Glendalough is a scenic valley and lakeland, with picturesque walking trails and monastic ruins. The Visitor Centre has an exhibition and an audio-visual show, with occasional tours available.
Glendalough is an early Christian ecclesiastical settlement founded by St. Kevin in the 6th century. Set in a glaciated valley with two lakes, the monastic remains include a superb round tower, stone churches and decorated crosses.
In the latter part of the sixth century, St. Kevin crossed the mountains from Hollywood to Glendalough. Within 100 years, the area had developed from a remote hermitage into one of the most important monastic sites in Ireland. The monastery continued to flourish after St. Kevin’s death in 617 A.D.
By the end of the eighth century, the monastery employed up to 1000 lay people to help grow crops and tend livestock. Monasteries were wealthy. In addition to stores of treasure, most monasteries maintained substantial stocks of food and were able to survive periodic famines. Such rich sites were often plundered. Glendalough’s remote location made it an easy target, and between 775 and 1095 it was plundered many times by both local tribes and Norse invaders. Usually the churches and houses were burned, but each time the monastery was rebuilt.
The eventual decline of Glendalough’s monastery was not due to invaders, but rather to a shift in political power. When Glendalough was annexed to the diocese of Dublin in 1152, its importance declined. Despite this, the place has retained a spiritual significance.
Today the ruins of the ancient monastic site are scattered throughout the valley. Many are almost 1000 years old. The main sites are located in the area known as the Monastic City, beside the Visitor Centre. Further afield are the ruins of other churches, extending from St. Saviour’s Church in the far east of the valley, to Temple na Skellig beside the Upper Lake.
The Monastic City is the name given to the main monastic site at the eastern end of the valley, close to the Visitor Centre and the Glendalough Hotel. The following monuments can be seen in the Monastic City.
The Gateway stands at the entrance to the Monastic City, and is perhaps one of the most important monuments as it is now unique in Ireland. The building was originally two-storeyed, probably with a timber roof. Inside on the west wall, is a cross-inscribed stone. Visitors entering the Monastic City from the road still pass through this ancient entrance, walking on some of the original stone paving.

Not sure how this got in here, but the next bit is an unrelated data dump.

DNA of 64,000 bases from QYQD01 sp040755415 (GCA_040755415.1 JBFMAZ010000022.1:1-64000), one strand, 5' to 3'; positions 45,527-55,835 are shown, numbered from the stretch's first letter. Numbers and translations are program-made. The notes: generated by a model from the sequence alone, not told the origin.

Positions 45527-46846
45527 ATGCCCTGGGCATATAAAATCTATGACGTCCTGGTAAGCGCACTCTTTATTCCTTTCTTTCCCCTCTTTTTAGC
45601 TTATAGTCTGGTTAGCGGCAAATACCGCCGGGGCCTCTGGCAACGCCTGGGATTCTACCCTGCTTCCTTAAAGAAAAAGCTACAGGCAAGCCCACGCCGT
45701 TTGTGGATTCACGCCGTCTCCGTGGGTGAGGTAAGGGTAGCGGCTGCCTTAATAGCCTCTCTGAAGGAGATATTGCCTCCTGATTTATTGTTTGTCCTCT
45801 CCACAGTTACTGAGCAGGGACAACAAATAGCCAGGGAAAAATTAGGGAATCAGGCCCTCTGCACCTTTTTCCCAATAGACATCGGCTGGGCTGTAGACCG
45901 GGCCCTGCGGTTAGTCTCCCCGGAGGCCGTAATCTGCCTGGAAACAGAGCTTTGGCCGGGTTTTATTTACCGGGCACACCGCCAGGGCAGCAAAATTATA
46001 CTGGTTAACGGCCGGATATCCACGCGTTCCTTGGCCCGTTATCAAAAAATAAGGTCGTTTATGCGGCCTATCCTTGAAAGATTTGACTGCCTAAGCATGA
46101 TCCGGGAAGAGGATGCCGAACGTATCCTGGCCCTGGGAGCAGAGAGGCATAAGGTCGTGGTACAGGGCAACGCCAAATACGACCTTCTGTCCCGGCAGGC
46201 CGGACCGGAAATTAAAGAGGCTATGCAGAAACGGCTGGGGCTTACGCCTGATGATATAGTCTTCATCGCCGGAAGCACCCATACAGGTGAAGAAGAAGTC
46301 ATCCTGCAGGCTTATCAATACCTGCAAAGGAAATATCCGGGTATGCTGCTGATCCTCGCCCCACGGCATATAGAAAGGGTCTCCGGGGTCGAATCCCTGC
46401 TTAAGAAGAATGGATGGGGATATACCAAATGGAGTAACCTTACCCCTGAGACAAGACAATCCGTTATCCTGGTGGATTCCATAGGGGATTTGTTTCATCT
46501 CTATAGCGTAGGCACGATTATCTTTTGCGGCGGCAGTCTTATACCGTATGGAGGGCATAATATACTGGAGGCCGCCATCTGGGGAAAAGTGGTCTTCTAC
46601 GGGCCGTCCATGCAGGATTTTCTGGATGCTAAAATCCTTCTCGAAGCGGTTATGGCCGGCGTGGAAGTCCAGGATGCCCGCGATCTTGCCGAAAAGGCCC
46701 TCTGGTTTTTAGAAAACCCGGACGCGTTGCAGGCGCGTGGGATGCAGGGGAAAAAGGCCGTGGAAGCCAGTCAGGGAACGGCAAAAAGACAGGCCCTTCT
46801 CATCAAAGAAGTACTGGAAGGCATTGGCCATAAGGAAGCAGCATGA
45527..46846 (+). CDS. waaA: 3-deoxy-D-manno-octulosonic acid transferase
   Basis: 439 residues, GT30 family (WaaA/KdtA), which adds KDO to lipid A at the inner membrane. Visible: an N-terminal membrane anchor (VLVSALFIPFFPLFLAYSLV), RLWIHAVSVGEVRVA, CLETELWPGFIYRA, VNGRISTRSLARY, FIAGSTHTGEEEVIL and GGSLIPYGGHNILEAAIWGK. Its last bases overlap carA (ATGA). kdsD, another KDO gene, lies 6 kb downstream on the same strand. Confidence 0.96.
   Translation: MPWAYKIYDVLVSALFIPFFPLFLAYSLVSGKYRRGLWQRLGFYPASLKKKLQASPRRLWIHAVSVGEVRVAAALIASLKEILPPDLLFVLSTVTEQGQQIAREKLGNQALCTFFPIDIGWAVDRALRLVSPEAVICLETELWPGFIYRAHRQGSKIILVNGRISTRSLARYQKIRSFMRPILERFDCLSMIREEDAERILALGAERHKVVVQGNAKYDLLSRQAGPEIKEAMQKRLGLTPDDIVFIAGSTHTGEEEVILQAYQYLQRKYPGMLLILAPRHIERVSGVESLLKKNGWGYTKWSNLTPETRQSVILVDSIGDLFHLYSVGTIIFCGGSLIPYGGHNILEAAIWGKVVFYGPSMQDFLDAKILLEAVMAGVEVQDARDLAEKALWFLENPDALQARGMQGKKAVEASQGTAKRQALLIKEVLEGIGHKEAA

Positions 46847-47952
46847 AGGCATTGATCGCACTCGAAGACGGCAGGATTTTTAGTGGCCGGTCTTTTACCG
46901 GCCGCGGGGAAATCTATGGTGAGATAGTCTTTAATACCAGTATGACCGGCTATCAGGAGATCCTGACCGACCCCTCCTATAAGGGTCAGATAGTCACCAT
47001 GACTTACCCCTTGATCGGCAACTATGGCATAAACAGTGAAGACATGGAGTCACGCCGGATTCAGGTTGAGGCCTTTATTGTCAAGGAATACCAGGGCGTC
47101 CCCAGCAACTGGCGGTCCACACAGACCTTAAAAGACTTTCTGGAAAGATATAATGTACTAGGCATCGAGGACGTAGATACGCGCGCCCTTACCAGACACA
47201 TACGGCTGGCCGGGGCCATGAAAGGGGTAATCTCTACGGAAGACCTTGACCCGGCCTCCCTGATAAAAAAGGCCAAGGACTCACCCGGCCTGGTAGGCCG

Perhaps the most noticeable monument, the Round Tower is about 30 metres high. The entrance is about 3.5 metres from the base. Originally there were six wooden floors with ladders. The roof had fallen in many years ago, but was rebuilt in 1876 using the original stone. Round towers were multi-functional. They served as landmarks for visitors, bell-towers, store-houses, and as places of refuge in times of attack.
The Cathedral is the largest of the churches, and was constructed in several phases. Of note, are an aumbry or wall cupboard under the southern window, and a piscina – a basin used for washing sacred vessels. Outside the Cathedral is St. Kevin’s Cross – a large early granite cross with an unpierced ring.
The Priest’s House is a small Romanesque building which was almost totally reconstructed using the original stones in 1779. The east end has a decorative arch. The original purpose of the building is unknown, but it may have been used to house the relics of St. Kevin. In the 18th and 19th centuries, it was used as a place to inter priests.
St. Kevin’s Kitchen is a church notable for its steep roof formed of overlapping stone, supported internally by a semi-circular vault. The belfry has a stone cap and four windows facing north, south, east and west, and is reminiscent of a round tower.
Only the low walls of St. Kieran’s Church remain. It was uncovered in 1875, and probably commemorates the founder of Clonmacnoise, a monastic settlement that had associations with Glendalough during the 10th century.
St. Kevin’s Bed is a small cave in the cliff to the east of Temple ne Skellig. The entrance is about 8 metres above the lake. The site is not safely accessible, and has been the scene of many serious accidents. It may be viewed from the Miner’s Road, across the lake. The cave runs back two metres into the cliff and was reputedly a retreat for St. Kevin and later for St. Laurence O’Toole.
(Information supplied by www.wicklowmountainsnationalpark.ie)
Visitor Centre open daily: 9.30am – 6pm
Closes at 5pm from Mid-October to Mid-March
Last admission 45mins before closing
Closed 23 – 29 December
Contact & Pricing:
Tel: 04 044 5352
Glendalough, Co. Wicklow
Adults €5; concessions. Free admission on the first Wednesday of every month